wages/salaries and some of these countries have specialized in production of clothing. The outsourcing can be connected with a certain commercial risk. Though, as mentioned in the Value Chain Analysis, the 10 largest suppliers represent 27% of the total production value and the largest supplier represents 4%. This is done in order to minimize the commercial risk by creating less dependency of each supplier and securing a higher level of delivery. Though, since 60% of production is outsourced to China, an increase in wages/salaries in China can be deterrent. The wages have increased steadily the last several years, but are still lower compared to Europe, where approximately 30% is produced43. Despite the precautions IC Companys has taken, they are still rather exposed to political risk factors in the form of possible regulatory amendments in China, which would affect their business operations severely.

To the advantage of IC Companys in regards to supply and competitiveness, the EU did not extend the quota system for products manufactured in China, which was introduced in the summer of 2005. The quota system has been replaced by a continuous supervision in 200844.

Corporations in the apparel industry are to pay attention to how, whom and where their products are being produced, since this industry is characterized by a large part of the products being fabricated in the East, where child labor is far more endemic compared to Europe. In IC Companys’ “Code of Conduct” (CSR guidelines) they have among other things treated this issue and put emphasis in       

41 Annual Reports of IC Companys 2001/02 – 2007/08

42 Capinordic bank – IC Companys A/S, 6 November 2007, Samarah Shafi and Annual Reports of IC Companys 2006/07 – 2007/08

43 Capinordic bank – IC Companys A/S, 6 November 2007, Samarah Shafi and Annual Reports of IC Companys 2005/06 – 2007/08

44 Annual Reports of IC Companys 2007/08

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securing that their suppliers are abiding to the rules of child labor45. In an analysis of Dansk Erhverv 200746 it is stressed that, there is a tendency of more companies to engage in corporate social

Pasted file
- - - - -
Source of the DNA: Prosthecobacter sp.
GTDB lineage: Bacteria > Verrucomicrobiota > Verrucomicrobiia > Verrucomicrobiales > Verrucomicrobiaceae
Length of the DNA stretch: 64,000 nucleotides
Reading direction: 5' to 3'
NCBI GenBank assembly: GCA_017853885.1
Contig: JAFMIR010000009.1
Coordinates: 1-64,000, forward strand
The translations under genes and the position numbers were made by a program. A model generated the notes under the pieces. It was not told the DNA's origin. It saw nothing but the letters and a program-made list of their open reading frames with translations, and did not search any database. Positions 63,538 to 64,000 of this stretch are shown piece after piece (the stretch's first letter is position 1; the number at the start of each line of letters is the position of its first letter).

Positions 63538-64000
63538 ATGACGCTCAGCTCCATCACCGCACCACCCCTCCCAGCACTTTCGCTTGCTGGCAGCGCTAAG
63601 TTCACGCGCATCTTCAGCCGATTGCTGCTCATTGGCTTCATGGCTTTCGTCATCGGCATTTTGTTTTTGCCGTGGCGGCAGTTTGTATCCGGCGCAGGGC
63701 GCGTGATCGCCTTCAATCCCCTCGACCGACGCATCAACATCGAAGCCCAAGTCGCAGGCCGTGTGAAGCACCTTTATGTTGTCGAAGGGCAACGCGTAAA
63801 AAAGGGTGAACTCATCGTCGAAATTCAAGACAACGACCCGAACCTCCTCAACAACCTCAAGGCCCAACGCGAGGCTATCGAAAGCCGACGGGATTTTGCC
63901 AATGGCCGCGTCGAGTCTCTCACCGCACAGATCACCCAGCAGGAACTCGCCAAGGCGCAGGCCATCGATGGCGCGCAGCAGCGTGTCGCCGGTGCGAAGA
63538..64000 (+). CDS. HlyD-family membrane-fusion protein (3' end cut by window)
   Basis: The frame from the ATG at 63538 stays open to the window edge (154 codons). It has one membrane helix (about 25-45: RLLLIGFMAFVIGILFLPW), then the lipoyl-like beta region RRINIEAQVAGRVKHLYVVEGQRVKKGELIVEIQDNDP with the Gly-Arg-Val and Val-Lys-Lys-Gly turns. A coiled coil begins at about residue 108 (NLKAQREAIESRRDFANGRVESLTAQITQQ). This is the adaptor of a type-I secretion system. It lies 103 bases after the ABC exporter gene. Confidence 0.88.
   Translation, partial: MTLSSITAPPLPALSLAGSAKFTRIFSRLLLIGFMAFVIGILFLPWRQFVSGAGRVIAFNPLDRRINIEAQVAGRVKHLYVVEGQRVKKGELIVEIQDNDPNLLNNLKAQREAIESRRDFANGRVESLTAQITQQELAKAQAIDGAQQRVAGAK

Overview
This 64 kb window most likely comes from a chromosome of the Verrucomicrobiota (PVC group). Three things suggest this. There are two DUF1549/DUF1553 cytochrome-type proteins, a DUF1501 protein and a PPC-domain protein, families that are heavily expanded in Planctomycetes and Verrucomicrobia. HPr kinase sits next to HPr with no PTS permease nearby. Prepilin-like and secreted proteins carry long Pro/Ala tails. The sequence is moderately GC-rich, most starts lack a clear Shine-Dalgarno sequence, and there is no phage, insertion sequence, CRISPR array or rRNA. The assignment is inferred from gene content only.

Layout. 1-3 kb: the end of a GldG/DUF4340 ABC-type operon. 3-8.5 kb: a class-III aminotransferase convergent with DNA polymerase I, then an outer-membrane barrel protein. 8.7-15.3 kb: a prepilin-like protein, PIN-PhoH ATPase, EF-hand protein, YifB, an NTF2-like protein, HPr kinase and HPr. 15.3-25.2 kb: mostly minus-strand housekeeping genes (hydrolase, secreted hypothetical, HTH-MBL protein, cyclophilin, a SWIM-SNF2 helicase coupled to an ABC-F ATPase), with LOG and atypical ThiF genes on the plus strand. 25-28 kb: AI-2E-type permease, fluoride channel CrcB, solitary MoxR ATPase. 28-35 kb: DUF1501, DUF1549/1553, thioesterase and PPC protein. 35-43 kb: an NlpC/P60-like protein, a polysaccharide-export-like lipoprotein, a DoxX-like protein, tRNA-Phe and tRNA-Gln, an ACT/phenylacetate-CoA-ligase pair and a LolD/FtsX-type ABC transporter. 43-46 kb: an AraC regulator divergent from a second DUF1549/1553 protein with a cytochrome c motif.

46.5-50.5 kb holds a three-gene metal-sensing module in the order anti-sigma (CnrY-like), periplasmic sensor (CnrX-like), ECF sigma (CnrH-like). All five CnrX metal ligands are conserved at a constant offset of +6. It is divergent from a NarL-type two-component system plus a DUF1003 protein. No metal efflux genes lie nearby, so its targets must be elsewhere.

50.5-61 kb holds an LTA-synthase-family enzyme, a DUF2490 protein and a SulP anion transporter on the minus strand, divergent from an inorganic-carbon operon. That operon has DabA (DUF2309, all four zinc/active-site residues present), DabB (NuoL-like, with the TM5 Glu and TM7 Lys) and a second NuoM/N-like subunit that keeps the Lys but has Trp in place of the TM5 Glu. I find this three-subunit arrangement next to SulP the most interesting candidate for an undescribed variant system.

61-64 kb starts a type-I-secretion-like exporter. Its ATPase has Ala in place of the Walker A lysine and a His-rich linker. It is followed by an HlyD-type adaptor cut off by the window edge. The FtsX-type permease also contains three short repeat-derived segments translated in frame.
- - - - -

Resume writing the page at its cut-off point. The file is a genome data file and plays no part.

responsibility. This is both national and international companies. The motivation comes from a

moral/ethical responsibility perspective and the fact that, this behaviour can contribute positively to the bottom line (net profit). In general, corporations are expecting this responsibility to become even more significant in the future. The analysis also states that, consumers are willing to pay a higher price for products, which have been produced by companies with focus on corporate social responsibility. It is therefore essential that IC Companys continues to follow their “Code of Conduct” and sends this message to the consumer. Further, IC Companys is a member of and active participant in FashionAid, an initiative started by Federation of Danish Textile & Clothing for the member companies. The

initiative is a joint partnership with Danish Red Cross involving donations of garments to relevant areas worldwide. These are defective, though usable products and surplus production. IC Companys expects to donate between 8,000 and 12,000 garments per year through FashionAid47. Hopefully, these

engagements will create positive PR and result in increased earnings.

Economic Factors

The sale of IC Companys products is dependent on the development of both the national and

international market conditions, of whether or not; the specific countries are experiencing an economic boom or recession. The brands/collections of IC Companys are products, which to a certain extent are characterized as “luxury products” (designer labels), where the sale of these will be affected in a period of growth or recession. In a period of recession, a decline in private consumption in the main markets will impede sales.

IC Companys main market is the European market. Approximately 85% of the total revenue is from countries in Europe. Denmark and Sweden represents 44% of the total revenue combined. The other

      

45 Annual Reports of IC Companys 2006/07 – 2007/08

46 Dansk Erhverv Analyse – Dansk Erhverv undersøgelse 2007, “Forbrugertendens: Stort potentiale for etisk forsvarlige produkter”

47 Annual Reports of IC Companys 2007/08